Reporting the environmental impact of war


Karen Coates, left, speaks to SEJ conference attendees about the environmental impacts of war along with Carolyn Beeler, center, and Susan Phillips, right.

By Gabrielle Nelson

Editor’s note: This is one in a series of stories coming out of a recent meeting of the Society of Environmental Journalists in Philadelphia.

Fields pockmarked by bombs, forests torn up by trenches and littered with landmines, cities around the Kakhovka dam in Ukraine flooded and then left with a water shortage as the reservoir dries up.

These scenes in Ukraine and Gaza are a few examples of how war leaves long lasting damage to the environment.

Journalists, climate scientists, environmental advocacy groups and researchers examined war’s environmental consequences at a recent Society of Environmental Journalists conference in Philadelphia.

The main takeaway: It’s time for the environmental desk to pick up war stories.

Carolyn Beeler, co-host of The World, told the journalists that reporters write extensively about on-going wars for good reason. But coverage drops after a war is over, she said.

The cost of war is measured by lives lost but the environmental cost persists even after fighting stops, Beeler said. War harms agriculture, air quality and water quality. It results in biodiversity loss and lasting damage to infrastructure, such as roads and utilities. And reporters fail to tell these environmental justice stories.

Karen Coates is among the journalists working to fill that gap. Eternal Harvest, a book and documentary by Coates and her husband, Jerry Redfern, tells the story of Laos and the people living with the aftermath of the Vietnam War.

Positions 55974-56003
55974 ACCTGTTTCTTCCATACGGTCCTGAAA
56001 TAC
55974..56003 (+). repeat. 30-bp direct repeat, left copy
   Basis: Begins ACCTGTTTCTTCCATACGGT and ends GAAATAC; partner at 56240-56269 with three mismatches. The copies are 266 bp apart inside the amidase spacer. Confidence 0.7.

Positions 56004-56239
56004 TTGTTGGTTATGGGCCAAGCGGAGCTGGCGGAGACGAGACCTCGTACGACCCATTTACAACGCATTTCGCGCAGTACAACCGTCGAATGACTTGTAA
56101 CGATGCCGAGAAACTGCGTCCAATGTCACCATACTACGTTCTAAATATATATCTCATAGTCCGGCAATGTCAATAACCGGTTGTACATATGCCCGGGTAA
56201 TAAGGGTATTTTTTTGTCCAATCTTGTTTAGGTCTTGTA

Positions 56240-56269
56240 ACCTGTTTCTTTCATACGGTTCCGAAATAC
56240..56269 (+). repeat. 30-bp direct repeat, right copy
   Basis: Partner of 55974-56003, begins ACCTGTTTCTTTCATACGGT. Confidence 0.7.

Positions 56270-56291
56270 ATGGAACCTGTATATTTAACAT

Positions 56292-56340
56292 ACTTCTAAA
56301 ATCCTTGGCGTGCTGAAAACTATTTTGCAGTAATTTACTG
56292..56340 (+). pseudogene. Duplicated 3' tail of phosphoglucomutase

During the war, the U. S. military dropped 4 billion pounds of explosives on Laos, 30 percent of which did not detonate, Coates told the journalists. These undetonated bombs disrupt agriculture, and 20,000 Laotians have died or been injured by them since the war ended.

Coates said that when vacationing in Laos, she realized Laotians were living with the impacts of war every day but that their stories weren’t being told. That’s when the Eternal Harvest project started.

She encourages journalists to pay attention to the stories that go untold when a war ends.

But, how do journalists pitch these stories that might not be considered part of the environment beat and aren’t blatantly timely?

Moderator Susan Phillips, senior climate reporter for the WHYY News climate desk, said that keeping up on studies revealing new data about health or environmental impacts in former war zones could be the foot-in-the-door.

Anniversaries are another angle, she said. The Kakhovka dam was destroyed on June 3, 2023. A follow-up story could look at the community impacts of its loss on the one-year anniversary of its destruction.

Take people with you to the post-war community, Coates said. Describing dried-up reservoirs and building debris shows readers the lasting impacts of war.

It is important to go to a place to see the damage yourself, she said. Such visits can lend to scenery descriptions and to hearing from the people who are impacted the most.

“There’s immense power in the human narrative,” Coates said. If you can’t travel to the country, Beeler said to rely on local producers — the people on the ground — to accurately report on the war.

Another option is to find the local angle: Talk to family members who know intimately what their relatives are going through, advocacy groups in your area or people who immigrated from the war-affected country.

New stories about war aren’t just for the international desk, said Beeler. Environmental journalists have a unique perspective on war-impact communities. And although the direct cost of war needs news coverage, so does the environmental impacts of its aftermath.

Resources for covering the environmental impact of war:

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